What?! If the most expensive photo ever sold (Andreas Gursky's '99 Cent II Diptychon') will soon fade into oblivion, only to be replaced by a newly printed one several years later, the piece is really only worth the price of the paper it was printed on, not the reported $3.34 million it sold for at Sotheby's February 7, 2007 auction. As far as the headache of conservation is concerned, the silicone gel used to face-mount these c-prints to acrylic glass, while stable and highly protective, is irreversible! (Huge no-no!) Under these conditions a print will last longer, but once fading starts there's no stopping it. Only if the artist is still alive or the negatives/digital images are available and can be re-printed can a collector recoup the loss. Quel nightmare!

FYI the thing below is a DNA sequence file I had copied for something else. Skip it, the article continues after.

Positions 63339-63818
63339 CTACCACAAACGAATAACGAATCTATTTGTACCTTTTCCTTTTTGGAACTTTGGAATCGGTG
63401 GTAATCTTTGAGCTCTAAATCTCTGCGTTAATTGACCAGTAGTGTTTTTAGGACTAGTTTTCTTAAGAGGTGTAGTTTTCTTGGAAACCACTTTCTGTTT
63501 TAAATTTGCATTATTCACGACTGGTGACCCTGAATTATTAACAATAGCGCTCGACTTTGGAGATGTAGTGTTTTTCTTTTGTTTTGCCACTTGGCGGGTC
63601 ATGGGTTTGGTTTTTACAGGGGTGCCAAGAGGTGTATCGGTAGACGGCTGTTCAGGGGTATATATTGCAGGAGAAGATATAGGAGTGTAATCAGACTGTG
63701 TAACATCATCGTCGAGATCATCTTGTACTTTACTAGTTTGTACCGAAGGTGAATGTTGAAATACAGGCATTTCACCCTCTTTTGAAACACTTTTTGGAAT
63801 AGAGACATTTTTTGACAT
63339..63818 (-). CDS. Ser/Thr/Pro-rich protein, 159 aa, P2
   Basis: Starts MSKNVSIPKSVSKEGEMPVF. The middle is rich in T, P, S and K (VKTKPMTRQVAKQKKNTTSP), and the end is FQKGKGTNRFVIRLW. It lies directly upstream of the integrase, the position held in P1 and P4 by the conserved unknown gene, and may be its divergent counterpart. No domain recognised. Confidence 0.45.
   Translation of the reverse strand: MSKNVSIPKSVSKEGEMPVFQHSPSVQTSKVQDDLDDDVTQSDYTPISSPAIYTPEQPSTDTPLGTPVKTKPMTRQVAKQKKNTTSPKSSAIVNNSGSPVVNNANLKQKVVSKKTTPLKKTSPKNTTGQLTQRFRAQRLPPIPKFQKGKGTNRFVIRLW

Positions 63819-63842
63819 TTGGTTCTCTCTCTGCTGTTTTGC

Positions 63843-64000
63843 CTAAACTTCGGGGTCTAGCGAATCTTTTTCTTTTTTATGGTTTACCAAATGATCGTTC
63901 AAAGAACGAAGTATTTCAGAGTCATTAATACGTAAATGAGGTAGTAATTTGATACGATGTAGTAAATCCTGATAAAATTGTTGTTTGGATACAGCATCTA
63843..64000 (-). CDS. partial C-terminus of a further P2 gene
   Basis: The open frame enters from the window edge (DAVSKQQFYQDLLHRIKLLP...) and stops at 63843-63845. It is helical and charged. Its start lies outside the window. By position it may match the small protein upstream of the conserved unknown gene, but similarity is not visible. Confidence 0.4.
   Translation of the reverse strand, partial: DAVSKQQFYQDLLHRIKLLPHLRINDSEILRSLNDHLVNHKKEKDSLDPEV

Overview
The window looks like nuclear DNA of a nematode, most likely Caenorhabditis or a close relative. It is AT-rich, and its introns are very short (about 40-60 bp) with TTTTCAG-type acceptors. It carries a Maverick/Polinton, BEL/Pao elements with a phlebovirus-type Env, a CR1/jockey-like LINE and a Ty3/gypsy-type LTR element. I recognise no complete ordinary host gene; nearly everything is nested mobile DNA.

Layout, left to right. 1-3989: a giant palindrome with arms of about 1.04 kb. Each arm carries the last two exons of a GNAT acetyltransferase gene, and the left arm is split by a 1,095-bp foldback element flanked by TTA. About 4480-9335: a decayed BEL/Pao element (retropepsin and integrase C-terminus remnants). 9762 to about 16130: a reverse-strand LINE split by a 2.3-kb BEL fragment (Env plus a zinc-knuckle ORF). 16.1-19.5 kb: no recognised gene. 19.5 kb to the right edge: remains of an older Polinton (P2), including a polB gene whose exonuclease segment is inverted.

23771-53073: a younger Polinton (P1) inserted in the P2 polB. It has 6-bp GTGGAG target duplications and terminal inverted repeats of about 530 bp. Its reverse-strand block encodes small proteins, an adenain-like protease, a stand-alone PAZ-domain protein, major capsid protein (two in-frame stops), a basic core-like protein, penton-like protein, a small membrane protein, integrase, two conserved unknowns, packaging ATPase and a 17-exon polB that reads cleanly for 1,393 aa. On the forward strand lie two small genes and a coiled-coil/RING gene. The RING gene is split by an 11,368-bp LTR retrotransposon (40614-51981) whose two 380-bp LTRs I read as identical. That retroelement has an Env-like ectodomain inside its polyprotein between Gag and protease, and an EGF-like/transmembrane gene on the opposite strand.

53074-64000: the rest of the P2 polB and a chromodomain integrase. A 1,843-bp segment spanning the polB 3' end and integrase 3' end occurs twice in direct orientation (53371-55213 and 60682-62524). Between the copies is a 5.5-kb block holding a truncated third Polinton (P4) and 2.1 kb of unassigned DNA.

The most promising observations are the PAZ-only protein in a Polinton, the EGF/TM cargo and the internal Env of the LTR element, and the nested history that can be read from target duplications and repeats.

Pigments fade and change. It's what they do. Oil paints are not immune to the aging process, however they have the decency to age gracefully. I'm glad somebody's dealing with c-prints and it's not me.